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And it wasn’t made clear on TV that DeBona was thrown into roles late in the process. "I do have a lot of confidence in Allison," Sklute said. "But people remember the scene when we weren’t getting along."
Sklute viewed episodes a couple of days before they aired. Just before Episode 4 was on TV, he told DeBona, "You’re going to hate me." "And I said, ‘Well, I didn’t like you that night, either,’ " she said. "We kind of have that relationship."
Both said that, in that moment, they forgot the cameras were there. "That’s what made it good for TV," Sklute said.
Just like the whole Allison-and-Rex storyline, which only alluded to her ex-boyfriend and made her unwillingness to jump into a new relationship seem unnecessarily cruel.
"I have this great guy here who really wants a relationship, and I’m not ready for that," DeBona said. "It’s normal, everyday stuff. Everybody on this planet goes through that. But they just didn’t tell the full story because I think they were struggling to make the show work."
The No. 1 question she’s asked these days: "Is Rex your boyfriend?" Her answer: "You’ll have to watch Season 2."
Most of us have bad days, yet most of us aren’t being followed by camera. Some viewers understood that, and DeBona got plenty of support from fans. "Although some people think I’m just flat-out crazy," she said with a laugh.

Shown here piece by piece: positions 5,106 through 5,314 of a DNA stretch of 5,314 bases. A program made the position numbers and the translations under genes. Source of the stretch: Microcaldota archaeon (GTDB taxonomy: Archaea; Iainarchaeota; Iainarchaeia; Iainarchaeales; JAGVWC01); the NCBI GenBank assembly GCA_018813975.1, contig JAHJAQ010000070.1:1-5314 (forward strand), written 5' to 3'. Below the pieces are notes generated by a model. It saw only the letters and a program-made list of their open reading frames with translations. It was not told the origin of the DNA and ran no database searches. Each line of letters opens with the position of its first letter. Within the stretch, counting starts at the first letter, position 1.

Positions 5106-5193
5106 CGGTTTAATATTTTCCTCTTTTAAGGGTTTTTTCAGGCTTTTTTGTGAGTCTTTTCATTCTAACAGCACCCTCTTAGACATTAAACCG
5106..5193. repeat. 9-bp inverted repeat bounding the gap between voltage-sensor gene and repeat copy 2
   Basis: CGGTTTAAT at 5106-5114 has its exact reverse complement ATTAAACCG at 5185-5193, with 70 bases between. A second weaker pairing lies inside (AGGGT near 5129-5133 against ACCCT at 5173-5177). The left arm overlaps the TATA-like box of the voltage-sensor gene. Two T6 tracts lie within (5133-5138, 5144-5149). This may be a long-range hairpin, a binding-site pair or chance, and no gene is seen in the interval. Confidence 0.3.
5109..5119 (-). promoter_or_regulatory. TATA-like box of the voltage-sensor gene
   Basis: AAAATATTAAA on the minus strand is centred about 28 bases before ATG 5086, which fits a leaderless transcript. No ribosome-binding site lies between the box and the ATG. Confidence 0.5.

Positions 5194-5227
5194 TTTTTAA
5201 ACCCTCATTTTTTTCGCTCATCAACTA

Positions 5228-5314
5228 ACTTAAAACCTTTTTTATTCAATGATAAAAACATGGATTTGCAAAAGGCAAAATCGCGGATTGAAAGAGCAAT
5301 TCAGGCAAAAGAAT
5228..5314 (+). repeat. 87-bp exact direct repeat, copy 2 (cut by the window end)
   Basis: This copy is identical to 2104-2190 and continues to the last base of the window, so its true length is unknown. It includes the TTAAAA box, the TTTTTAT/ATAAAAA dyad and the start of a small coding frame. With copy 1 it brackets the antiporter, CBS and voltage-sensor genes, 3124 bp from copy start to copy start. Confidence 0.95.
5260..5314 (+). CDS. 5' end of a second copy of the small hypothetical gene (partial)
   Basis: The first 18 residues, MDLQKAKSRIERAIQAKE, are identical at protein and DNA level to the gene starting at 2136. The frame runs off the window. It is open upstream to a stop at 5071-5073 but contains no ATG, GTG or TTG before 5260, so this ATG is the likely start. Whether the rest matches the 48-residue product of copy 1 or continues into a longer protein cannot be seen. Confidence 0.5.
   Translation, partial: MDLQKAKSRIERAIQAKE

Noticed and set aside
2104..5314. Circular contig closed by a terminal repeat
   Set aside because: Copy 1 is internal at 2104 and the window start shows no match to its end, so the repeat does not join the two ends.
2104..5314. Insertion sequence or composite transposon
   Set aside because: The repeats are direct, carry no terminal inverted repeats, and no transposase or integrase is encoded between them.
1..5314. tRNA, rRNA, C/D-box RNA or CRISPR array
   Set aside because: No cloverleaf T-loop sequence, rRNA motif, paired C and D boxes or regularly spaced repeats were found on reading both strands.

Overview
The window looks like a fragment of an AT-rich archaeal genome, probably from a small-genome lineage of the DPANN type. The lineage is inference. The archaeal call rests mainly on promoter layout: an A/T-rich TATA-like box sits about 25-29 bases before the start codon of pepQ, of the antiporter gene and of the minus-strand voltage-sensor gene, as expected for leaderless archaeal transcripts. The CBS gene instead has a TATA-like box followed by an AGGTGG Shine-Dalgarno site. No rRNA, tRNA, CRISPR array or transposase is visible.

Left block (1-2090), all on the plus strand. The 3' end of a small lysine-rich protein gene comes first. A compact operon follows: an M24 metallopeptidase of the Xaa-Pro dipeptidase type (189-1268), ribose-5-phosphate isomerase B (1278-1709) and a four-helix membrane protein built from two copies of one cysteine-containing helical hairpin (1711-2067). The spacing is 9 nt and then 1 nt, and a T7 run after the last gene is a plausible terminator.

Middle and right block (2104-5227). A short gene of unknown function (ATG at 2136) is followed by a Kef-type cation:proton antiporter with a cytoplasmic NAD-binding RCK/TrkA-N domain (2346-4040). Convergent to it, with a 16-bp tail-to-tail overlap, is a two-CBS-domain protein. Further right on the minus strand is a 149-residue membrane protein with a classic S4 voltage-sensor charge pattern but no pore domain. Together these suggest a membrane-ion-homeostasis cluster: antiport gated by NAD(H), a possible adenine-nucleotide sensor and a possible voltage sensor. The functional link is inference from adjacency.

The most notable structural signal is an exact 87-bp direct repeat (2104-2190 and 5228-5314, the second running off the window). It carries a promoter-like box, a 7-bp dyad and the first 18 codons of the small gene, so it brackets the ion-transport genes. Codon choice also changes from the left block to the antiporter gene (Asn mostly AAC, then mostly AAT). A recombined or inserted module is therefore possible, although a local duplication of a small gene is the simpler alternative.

Personal attacks go with the territory when you’re a TV villain. Apostol recalled getting an email from a colleague of his late grandfather. "He pretty much said that I had shamed the family name and he hated to think what my dead grandfather in heaven was thinking of my performance on TV." (He replied with a faux form letter telling the guy his email had been counted as a vote for Apostol for fan favorite.)
What bothered DeBona most were comments one writer made about her 12- and 14-year-old sisters. They came to Salt Lake City for a Ballet West performance, and the only parts of their trip that didn’t end up on the cutting-room floor were shots of them watching the troupe onstage. In an apparent attempt at humor, one blogger called the girls "mute" and "autistic."
The blogger "apologized to me for days, but I was like, ‘Too bad. You have no integrity,’ " DeBona said. "People can say what they want about me, but they’re little babies. I was so mad."
Since Season 1 aired, she’s recognized everywhere from the sidewalks of Salt Lake City to Starbucks in Times Square. "You can tell when people are staring at you," DeBona said. "I’m thinking, ‘OK, I’m really nice. I’m not that mean.’ "
And she’s not complaining about her visibility. She gets a big smile on her face — and a bit of an incredulous look — when she recalls "pulling up Hulu and seeing [fellow dancer] Beckanne [Sisk] and me and I’m, like, ‘Is this a joke?’ Or being in magazines and stuff. That is the most wild experience I’ll ever have."
Fame — or infamy — definitely has its rewards.
"Out of the entire cast, I’ve gotten the most opportunities outside the show because of it," she said. "Because people want to know if I’m really that bitchy."
She can’t keep up with all the offers — everything from teaching a master class in Cleveland to a stint as a guest instructor at the Broadway Dance Center in New York City after fans of the show requested her.
"It made me realize there’s life beyond this," DeBona said. "I’m not going to be afraid of how I’m going to make a living after I finish dancing."
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